As the relations between the French President, Emmanuel Macron, and the Muslim world are getting intense, #IStandWithFrance and #WeStandWithFrance appeared to be the top trends on Indian Twitter in recent days. According to a report in Al-Jazeera, thousands of Indian users are expressing their solidarity with France.
Other hashtags related to Macron’s remarks that trended on Indian Twitter on Tuesday included #WellDoneMacron and #MacronTHEHERO.
Notably, earlier this year, India received five French-made Rafale fighter jets, the first batch of a controversial $9.4bn deal with France signed in 2016.
What has really happened?
Macron has sparked outrage across the Muslim world by accusing French Muslims of “separatism” and describing Islam as “a religion in crisis all over the world”.
The matter escalated after Macron said his country would not “renounce the caricatures” of Prophet Muhammad in the wake of the killing of a French teacher who showed them to his class.
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That led to outrage in the Muslim world, with protesters in several Muslim-majority nations, including Turkey, Pakistan and Bangladesh, calling for a boycott of French goods and demanding the expulsion of the French ambassadors to their capitals.
Anti-Muslim sentiments in Modi’s India
In India, where critics say anti-Muslim sentiments have intensified since the right-wing Bharatiya Janata Party (BJP) came to power in 2014, many rallied behind the French leader. “Tolerance should be secular too. #IStandWithFrance. Well done French President,” tweeted Parvesh Sahib Singh, a BJP member of parliament.
Tolerance should be secular too.#IStandWithFrance Well done French President @EmmanuelMacron
— Parvesh Sahib Singh (@p_sahibsingh) October 26, 2020
Since 2014, dozens of Muslims have also been lynched by Hindu mobs over suspicions of slaughtering cows, considered sacred by many Hindus. Rights groups have criticized India for a slow rate of conviction in cases of hate crimes against Muslims.
Is India losing friends from the Muslim world?
After India’s controversial law targeting Muslims, the Organization of Islamic Cooperation (OIC) in a two-part tweet condemned the violence in Delhi, ‘expressing its sincere condolences to the families of the victims and describing the acts as ‘heinous’.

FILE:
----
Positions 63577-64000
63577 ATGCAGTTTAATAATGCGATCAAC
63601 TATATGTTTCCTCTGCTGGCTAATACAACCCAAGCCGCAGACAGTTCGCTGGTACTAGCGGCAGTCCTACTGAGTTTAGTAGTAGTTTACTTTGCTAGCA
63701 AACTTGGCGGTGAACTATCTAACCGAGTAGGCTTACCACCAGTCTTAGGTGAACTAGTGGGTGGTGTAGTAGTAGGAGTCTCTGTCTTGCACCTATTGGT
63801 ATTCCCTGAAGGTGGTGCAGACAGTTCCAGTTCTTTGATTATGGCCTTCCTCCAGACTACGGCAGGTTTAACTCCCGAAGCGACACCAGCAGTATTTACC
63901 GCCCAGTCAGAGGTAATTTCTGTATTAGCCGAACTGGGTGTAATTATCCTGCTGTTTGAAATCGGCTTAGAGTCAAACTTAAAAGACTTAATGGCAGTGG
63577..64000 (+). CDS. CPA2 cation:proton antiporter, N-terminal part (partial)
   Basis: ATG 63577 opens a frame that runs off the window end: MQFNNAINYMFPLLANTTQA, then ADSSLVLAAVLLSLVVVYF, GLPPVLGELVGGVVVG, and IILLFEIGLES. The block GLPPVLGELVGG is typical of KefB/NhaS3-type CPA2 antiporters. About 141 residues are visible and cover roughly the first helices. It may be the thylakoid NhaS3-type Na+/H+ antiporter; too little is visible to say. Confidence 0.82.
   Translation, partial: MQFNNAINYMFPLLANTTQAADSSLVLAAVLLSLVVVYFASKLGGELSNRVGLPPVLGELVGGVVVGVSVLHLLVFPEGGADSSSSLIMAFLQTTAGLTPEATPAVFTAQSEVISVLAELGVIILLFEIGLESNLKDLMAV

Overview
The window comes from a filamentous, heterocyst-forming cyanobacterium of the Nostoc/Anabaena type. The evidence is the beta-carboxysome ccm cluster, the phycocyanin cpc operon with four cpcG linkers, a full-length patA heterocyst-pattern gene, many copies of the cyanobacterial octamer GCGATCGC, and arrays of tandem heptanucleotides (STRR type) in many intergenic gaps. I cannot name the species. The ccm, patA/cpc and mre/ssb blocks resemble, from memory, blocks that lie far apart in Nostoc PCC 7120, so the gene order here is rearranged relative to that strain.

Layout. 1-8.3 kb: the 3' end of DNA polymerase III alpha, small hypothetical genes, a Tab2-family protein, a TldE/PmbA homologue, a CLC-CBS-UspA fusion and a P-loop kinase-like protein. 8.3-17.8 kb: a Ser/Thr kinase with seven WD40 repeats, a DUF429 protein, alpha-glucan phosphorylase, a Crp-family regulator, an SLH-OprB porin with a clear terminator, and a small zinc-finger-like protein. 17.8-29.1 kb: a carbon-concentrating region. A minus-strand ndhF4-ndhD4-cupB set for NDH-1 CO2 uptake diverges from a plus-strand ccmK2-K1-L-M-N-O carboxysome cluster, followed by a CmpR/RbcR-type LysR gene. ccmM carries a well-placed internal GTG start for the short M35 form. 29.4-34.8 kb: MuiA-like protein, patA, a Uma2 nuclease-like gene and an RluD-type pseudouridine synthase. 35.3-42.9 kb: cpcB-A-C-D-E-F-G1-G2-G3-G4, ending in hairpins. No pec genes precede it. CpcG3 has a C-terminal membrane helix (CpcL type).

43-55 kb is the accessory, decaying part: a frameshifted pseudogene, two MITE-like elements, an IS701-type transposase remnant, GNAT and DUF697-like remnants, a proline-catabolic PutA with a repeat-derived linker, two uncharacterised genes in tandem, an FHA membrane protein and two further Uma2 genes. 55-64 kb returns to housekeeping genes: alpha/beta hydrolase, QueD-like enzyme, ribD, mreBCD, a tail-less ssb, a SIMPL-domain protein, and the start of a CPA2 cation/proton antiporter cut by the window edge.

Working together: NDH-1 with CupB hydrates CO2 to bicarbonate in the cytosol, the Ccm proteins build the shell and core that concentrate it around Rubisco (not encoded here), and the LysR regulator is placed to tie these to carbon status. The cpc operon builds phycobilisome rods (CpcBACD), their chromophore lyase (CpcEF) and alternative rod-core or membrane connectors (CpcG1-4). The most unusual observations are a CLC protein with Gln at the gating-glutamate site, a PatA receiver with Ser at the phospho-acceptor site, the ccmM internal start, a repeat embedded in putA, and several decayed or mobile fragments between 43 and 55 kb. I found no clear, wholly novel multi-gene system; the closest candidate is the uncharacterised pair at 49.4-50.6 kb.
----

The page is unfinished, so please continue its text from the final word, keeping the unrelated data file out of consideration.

“The OIC calls on Indian authorities to bring the instigators and perpetrators of these acts of anti-Muslim violence to justice and to ensure the safety and security of all its Muslim citizens and the protection of Islamic holy places across the country,” the tweet said.
#OIC condemns the recent & alarming violence against Muslims in #India, resulting in the death & injury of innocent people & the arson and vandalism of mosques and Muslim-owned properties. It expresses its sincere condolences to the families of the victims of these heinous acts. pic.twitter.com/NQjKVoLgXQ
— OIC (@OIC_OCI) February 27, 2020
Iranian Supreme Leader Ayatollah Ali Khamenei urged India to ‘confront extremist Hindus’ and ‘stop the massacre of Muslims, adding to the international fallout over deadly violence in New Delhi.
“Iran condemns the wave of organized violence against Indian Muslims,” Foreign Minister Mohammad Javad Zarif tweeted, in response to which New Delhi summoned the Islamic Republic’s ambassador and lodged a protest.
Similarly, Turkish President Recep Tayyip Erdogan hit out against ‘massacres’ of Muslims in India after communal riots in New Delhi left at least 50 dead. “India right now has become a country where massacres are widespread. What massacres? Massacres of Muslims? By who? Hindus,” Erdogan said during a speech in Ankara after violence broke out this week between mobs of Hindus and Muslims over a citizenship law.
In this regard, Professor Christophe Jaffrelot, a senior research fellow at CERI-Sciences Po/CNRS, Paris, professor of Indian Politics and Sociology at King’s India Institute, London, and Haider Abbas Rizvi, an Uttar Pradesh-based Information Commissioner, wrote an article for The Indian Express to highlight that India has lost friends due to the incumbent government’s anti-Muslim policies.
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The authors argue that “Muslim countries with which India had increasingly good relations have become less friendly,” but, at the same time, Pakistan was able to seek diplomatic support in order to present its case for Indian occupied Kashmir (IoK).